For a nation with an history that goes back thousands of years, Vietnamese contemporary art is relatively young. It began a mere 75 years ago with a group of artists who were trained at the Indochina School of Fine Arts (Ecole des Baux Arts de l’Indochine) of Ha Noi. With their acquired training from French instructors, the artists of this inceptive period re-discovered the beauty of the native landscape saw through a Western lens. They romanticized life and the people and painted these subjects in an ambiance of innocence and dream. Many well known works from this period show a strong influence of the Impressionism and Realism school ofEuropeand are highly admired and sought for by art collectors.

In 1891, Le Van Mien (1873-1943), a young Vietnamese Confucian scholar, was considered as the gifted at the Ecole Nationale Superieure des Beaux Arts,Paris. “Binh Van” (Reciting Poem), was one of the first important oil painting created according to the neoclassical painting method of theFrenchPaintingSchool at the end of 19th century.

Binh Van (Reciting Poem) – 1905, Oil (Source A)

Indochina School of Fine Arts

(Truong My Thuat Dong Duong)

The Indochina School of Fine Arts was more than being the first institution provided art training to artists and artisans inViet Nam. The school trained the first generation of artist that later established the modern era of Vietnamese art. During its 20 years of existence, the Indochina School of Fine Arts graduated a total of 128 artists in various disciplines. Many of these graduates were prolific painters and premiere artists of their time such as Bui Xuan Phai, Le Pho, Mai Trung Thu, Nguyen Gia Tri, Nguyen Phan Chanh, Nguyen Tu Nghiem, Nguyen Sang, To Ngoc Van, and Tran Van Can. Their work impressed many critics who praised the artists as the “Paris School of Viet Nam“. Victor Tardieu, a French painter and accomplished teacher founded the Indochina School of Fine Arts in 1925. Its mission was to train Vietnamese artists to apply western techniques to their traditional art. At its opening in 1925, the school had only two faculties, painting and sculpting. Later the school added other faculties such as architecture (1926), lacquer (1930), jewelry craft (1933), ceramics (1934) and woodworking (1938). In the early 30’s, the school introduced Vietnamese modern painting to the western world through many international fairs and exhibitions such asRome(1932),Milan(1934), Bruxelles (1935) andSan Francisco(1937). The Indochina School of Fine Arts closed its doors in 1945 whenViet Namgained independence fromFrance. The school reopened in 1946 as the Hanoi College of Fine Arts as it exists to the present days.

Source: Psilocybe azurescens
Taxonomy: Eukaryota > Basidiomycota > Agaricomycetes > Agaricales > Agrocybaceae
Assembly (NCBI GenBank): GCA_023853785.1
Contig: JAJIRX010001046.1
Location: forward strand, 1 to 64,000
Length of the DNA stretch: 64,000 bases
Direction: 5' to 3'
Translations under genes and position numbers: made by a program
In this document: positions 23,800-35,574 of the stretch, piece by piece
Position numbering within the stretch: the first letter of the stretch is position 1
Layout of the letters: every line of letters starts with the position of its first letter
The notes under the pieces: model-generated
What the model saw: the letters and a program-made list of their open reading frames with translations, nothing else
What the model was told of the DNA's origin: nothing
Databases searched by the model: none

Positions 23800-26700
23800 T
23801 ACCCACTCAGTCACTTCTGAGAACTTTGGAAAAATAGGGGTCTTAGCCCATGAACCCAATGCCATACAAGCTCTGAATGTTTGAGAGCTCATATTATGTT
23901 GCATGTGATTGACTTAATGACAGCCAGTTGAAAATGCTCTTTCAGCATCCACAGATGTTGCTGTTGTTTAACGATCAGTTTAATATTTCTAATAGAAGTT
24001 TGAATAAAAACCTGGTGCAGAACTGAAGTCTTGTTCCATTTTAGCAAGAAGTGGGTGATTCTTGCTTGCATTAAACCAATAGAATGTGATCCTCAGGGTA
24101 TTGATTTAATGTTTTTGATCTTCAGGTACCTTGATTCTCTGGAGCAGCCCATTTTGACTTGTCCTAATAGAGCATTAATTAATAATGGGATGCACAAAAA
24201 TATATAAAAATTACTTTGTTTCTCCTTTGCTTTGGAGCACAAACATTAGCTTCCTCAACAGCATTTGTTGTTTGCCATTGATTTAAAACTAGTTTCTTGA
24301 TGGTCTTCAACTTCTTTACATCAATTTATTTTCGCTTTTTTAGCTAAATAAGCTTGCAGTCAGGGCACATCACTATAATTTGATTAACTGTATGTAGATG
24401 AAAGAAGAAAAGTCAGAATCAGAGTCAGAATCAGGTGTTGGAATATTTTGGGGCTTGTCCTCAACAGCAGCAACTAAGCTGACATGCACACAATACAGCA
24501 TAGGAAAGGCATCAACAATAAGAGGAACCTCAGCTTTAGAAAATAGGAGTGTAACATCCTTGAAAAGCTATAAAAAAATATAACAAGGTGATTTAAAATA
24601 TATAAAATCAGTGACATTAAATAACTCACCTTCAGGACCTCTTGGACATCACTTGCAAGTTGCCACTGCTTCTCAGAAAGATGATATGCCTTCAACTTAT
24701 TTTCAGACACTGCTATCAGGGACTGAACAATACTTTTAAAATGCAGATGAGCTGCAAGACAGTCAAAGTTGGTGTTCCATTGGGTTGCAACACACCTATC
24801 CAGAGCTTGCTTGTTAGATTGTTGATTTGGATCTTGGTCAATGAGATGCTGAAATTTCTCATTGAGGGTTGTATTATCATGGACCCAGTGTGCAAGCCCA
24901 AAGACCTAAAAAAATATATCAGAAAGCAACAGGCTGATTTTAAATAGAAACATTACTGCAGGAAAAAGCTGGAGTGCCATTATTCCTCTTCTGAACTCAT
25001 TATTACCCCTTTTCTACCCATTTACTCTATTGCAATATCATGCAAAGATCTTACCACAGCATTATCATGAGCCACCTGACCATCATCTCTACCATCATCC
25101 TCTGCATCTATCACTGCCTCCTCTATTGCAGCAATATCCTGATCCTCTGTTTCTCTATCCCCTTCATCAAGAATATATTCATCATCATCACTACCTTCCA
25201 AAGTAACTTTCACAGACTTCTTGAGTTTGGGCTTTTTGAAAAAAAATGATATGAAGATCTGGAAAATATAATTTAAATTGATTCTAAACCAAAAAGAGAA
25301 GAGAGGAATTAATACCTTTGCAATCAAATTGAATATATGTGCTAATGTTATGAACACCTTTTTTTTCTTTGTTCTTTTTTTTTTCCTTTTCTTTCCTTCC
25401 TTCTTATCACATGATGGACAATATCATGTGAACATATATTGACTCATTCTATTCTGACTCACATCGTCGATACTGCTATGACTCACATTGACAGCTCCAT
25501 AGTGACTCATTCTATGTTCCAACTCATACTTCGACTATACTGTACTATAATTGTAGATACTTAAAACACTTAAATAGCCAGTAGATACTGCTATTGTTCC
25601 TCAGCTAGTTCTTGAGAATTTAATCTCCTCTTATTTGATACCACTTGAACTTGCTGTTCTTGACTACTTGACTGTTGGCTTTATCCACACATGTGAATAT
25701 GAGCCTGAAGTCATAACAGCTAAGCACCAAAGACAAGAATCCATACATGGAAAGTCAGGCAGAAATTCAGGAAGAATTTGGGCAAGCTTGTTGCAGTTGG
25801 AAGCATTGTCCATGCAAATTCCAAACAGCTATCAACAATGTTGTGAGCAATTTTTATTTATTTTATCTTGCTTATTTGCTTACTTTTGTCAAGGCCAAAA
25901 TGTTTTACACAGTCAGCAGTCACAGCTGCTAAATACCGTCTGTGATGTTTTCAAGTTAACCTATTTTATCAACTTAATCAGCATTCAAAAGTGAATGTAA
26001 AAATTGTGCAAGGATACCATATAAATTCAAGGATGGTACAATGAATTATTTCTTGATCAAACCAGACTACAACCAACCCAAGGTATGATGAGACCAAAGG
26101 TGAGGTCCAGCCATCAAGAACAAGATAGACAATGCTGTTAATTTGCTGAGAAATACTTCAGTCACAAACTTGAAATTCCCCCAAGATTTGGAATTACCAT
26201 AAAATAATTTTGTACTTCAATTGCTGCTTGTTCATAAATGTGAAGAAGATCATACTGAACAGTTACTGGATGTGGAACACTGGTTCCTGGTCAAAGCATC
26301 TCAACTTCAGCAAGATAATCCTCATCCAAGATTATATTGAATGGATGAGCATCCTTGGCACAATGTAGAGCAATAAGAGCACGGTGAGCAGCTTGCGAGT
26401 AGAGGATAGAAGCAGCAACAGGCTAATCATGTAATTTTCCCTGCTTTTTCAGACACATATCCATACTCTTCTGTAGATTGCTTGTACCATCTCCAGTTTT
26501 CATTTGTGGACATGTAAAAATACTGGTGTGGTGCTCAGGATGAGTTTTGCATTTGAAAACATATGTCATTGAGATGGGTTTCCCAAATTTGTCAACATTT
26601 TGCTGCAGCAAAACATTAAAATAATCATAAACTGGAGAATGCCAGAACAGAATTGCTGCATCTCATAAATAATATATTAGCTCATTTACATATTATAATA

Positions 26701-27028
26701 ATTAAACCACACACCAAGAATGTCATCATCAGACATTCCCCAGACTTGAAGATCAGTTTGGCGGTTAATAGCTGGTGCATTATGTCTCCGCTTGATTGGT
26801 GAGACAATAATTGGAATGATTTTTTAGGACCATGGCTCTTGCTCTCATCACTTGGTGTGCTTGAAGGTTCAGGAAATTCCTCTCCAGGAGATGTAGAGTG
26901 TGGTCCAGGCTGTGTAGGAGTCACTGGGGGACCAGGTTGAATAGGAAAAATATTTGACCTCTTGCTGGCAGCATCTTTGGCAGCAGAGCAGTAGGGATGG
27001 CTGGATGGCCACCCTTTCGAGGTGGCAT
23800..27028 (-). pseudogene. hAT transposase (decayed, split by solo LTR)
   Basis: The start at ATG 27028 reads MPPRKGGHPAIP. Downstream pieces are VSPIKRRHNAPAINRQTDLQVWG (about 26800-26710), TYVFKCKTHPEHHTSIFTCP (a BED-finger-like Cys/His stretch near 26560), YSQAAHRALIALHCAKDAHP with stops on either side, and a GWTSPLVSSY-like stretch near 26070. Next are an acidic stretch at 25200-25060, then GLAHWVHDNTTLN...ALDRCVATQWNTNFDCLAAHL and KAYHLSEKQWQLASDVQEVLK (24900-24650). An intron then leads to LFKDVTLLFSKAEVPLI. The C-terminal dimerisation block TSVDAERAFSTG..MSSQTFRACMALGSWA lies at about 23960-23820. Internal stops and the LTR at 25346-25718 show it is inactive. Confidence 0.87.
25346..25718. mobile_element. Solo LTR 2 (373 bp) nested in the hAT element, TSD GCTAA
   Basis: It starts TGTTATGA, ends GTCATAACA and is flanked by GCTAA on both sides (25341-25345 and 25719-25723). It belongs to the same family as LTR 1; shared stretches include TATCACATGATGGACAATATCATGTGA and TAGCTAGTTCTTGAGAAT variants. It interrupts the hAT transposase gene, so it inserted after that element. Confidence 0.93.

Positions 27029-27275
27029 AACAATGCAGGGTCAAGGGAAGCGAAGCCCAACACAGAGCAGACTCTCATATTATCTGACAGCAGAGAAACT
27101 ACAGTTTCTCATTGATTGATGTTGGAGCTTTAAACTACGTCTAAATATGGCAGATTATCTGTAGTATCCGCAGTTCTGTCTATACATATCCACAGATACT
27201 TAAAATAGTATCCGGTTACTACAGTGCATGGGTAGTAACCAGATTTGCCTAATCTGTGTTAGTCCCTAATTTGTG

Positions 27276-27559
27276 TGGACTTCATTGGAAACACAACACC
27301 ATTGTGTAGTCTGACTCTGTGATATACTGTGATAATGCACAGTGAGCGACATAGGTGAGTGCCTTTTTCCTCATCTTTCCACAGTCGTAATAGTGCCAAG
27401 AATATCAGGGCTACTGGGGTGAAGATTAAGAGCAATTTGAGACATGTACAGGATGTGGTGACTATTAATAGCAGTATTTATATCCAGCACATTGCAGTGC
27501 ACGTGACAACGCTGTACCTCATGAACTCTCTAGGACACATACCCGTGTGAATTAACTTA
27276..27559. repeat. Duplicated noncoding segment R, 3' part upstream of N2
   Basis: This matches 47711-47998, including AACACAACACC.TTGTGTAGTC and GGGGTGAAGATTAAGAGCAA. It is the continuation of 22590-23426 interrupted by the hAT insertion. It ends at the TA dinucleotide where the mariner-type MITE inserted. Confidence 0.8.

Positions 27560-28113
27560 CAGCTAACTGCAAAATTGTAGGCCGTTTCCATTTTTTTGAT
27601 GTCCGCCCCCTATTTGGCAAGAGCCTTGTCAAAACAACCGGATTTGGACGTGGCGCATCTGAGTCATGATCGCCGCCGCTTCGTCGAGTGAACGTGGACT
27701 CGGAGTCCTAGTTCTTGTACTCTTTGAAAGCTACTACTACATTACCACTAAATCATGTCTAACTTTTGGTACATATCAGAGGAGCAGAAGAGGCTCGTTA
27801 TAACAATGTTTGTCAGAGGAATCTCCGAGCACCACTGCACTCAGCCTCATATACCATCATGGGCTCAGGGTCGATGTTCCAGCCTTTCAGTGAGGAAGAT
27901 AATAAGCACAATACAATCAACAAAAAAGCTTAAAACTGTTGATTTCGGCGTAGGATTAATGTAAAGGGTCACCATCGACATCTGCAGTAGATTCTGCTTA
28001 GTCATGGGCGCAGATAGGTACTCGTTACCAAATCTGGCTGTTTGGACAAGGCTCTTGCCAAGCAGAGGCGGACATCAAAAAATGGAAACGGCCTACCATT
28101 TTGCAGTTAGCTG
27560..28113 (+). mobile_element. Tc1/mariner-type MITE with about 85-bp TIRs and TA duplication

Nguyen Phan Chanh (1892-1984), was determined to find a way to improve the tradition method of Chinese silk painting. His technique on silk with half tones and subdued contours, creating an atmosphere of serenity and mystique, and maintaining the typically pure Vietnamese inner emotion. The warm dark browns, the main colour of the dress of the peasant ofNorth Viet Nam, wrapping in soft contours, emanating the innocence of the simple minded soul of the rustic folks.

Choi O An Quan – 1931, Silk (Source A)

Dinner on Harvest Day – 1960, Silk (Source B)

To Ngoc Van‘s (1906-1954) “Trua He” (An Afternoon in Summer, 1943), “Thieu Nu va Hoa Sen” (Lady and the Lotus Flowers, 1943), “Thieu Nu va Hoa Hue” (Lady and the Lilies, 1943, Oil) are recognized as the greatest of Vietnamese modern paintings. His paintings are marked by lively colours, voluminous figures, and skillfully and artistically depict human beings which daring and delicate, modern and at the same time traditionally Vietnamese.

Farmers Working – 1953, Water Color (Source B)

Two Young Girls and a Child – 1944 , Oil (Source A)

Mai Trung Thu‘s (1906-1980) subjects were women, children and daily life under Vietnamese conceptions. His silk paintings show a strong influence of Oriental styling and folk art.

Reunion – No Date, Oil (Source A)

Lady from Hue, 1934, Oil (Source B)

Le Van De (1906-1966): Graduate of the first entering class of the Indochina School of Fine Arts and later had additional training inParis. His silk paintings were well known abroad.. He was the director of Gia Dinh School of Fine Arts in the South during the 50 and 60’s.

Young Girl by a Bare Wooden Sofa – 1934, Silk (Source A)

Nguyen Gia Tri (1908-1993) is a distinguished master in lacquer painting with an elegant style and his unique ideas about the mysterious, metaphysical nature of this material.

Chua Bach Mon – No Date, Laquer (Source B)

Abstract – 1968, Laquer (Source A)

Tran Van Can (1910-1994) engaged in social affairs and art training. A virtuoso in oil, lacquer, and silk painting with realistic, lyrical style.

Jeunes Filles chez elles – Lacquer (Source G)

Em Thuy – 1943, Oil (Source A)

Washing Hair – 1943, Wood Print (Source B)

Le Thi Luu (1911-1988) perfected dedicate style in classical technique. Women and children were subjects on her silk paintings.

Mother and Child – No Date, Pastel (Source A)

Luong Xuan Nhi (b. 1913) impregnated Vietnamese spirit in a gentle and defined style.

A Young Women – 1938, Graphite (Source A)

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